This has made Saudi Arabia uninterested in ending the Yemen crisis; instead it continues to bombard the Houthi militias without consequence. The primary Saudi aim now is to stop Iran from controlling Yemen and to send them a powerful message to cease interfering in the Arab countries and threatening Saudi Arabia. For Iran, the war is useful and low cost. It keeps the Saudis under pressure and distracted from their regional struggle. With fronts in Syria and Iraq and increasing political roles for Iran-backed allies and militias there, in addition to its influence in Lebanon and its relations with other gulf countries like Qatar and Oman, the war in Yemen significantly increases its regional power.

Fifth, the Saudi campaign has suffered from the moment it was established. It has no UN cover; some countries refused to join like Oman and Pakistan; others decided to join but are not active at all, like Turkey and Morocco. Even Egypt refused to send ground troops to Yemen, instead sending the troops to “defend the Saudi land from any attacks” and some naval ships to prevent the Houthis from threatening the maritime rotes and Yemeni islands in the Red Sea. Riyadh is disappointed that it has not received support even from countries it has helped financially and diplomatically in the past.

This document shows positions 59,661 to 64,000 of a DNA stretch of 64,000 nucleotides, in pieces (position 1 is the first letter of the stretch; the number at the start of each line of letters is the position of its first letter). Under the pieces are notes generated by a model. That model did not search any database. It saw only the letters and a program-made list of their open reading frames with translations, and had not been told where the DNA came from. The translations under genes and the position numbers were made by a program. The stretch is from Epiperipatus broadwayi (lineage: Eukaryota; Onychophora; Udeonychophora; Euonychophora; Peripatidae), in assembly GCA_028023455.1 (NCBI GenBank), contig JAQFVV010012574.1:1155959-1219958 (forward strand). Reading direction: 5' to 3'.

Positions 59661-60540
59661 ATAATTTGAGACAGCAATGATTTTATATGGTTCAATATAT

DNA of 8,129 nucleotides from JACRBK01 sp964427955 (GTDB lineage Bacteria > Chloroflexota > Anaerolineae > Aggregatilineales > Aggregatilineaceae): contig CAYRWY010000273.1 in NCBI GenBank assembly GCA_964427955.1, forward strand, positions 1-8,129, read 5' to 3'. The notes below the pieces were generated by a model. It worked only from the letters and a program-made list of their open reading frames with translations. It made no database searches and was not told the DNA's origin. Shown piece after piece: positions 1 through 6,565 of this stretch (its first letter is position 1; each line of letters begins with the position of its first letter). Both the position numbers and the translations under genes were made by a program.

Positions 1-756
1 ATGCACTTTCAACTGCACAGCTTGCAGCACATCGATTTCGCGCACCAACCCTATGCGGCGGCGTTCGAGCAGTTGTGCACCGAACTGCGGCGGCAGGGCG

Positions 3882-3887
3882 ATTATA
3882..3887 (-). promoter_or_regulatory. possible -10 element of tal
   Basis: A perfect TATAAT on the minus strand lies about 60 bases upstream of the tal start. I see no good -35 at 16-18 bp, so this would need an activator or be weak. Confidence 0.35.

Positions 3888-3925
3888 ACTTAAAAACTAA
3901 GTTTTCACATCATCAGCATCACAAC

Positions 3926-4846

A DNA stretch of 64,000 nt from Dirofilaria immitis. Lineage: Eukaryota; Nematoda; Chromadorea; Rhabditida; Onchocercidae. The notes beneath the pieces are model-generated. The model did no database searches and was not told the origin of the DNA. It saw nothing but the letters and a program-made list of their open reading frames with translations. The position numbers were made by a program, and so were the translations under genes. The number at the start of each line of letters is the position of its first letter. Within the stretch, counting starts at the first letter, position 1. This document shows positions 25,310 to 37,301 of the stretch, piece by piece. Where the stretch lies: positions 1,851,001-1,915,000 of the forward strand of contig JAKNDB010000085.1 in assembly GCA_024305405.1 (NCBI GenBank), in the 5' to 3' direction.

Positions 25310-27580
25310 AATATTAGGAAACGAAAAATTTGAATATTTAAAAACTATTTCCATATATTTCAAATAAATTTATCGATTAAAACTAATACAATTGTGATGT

As in Syria, it seems no actor in the Middle East is interested in stopping the military campaign in Yemen. To make matters worse, drone strikes and air power campaigns never bring victory in war: lessons from Afghanistan, Pakistan and Iraq tell us that troops can achieve the victory on the ground. ISIS, for example, expanded its control over land, seized cities in Iraq and Syria and gained land and weapons in spite of US campaigns and drone strikes. Saudi Arabia has now spent over two billion dollars on the war and there is no end in sight. If those with influence in the Middle East do not stop it now or try to reach an agreement, Yemen could be another Syria.

PS21 is a non-ideological, non-governmental, non-partisan organization. All views expressed are the author’s own.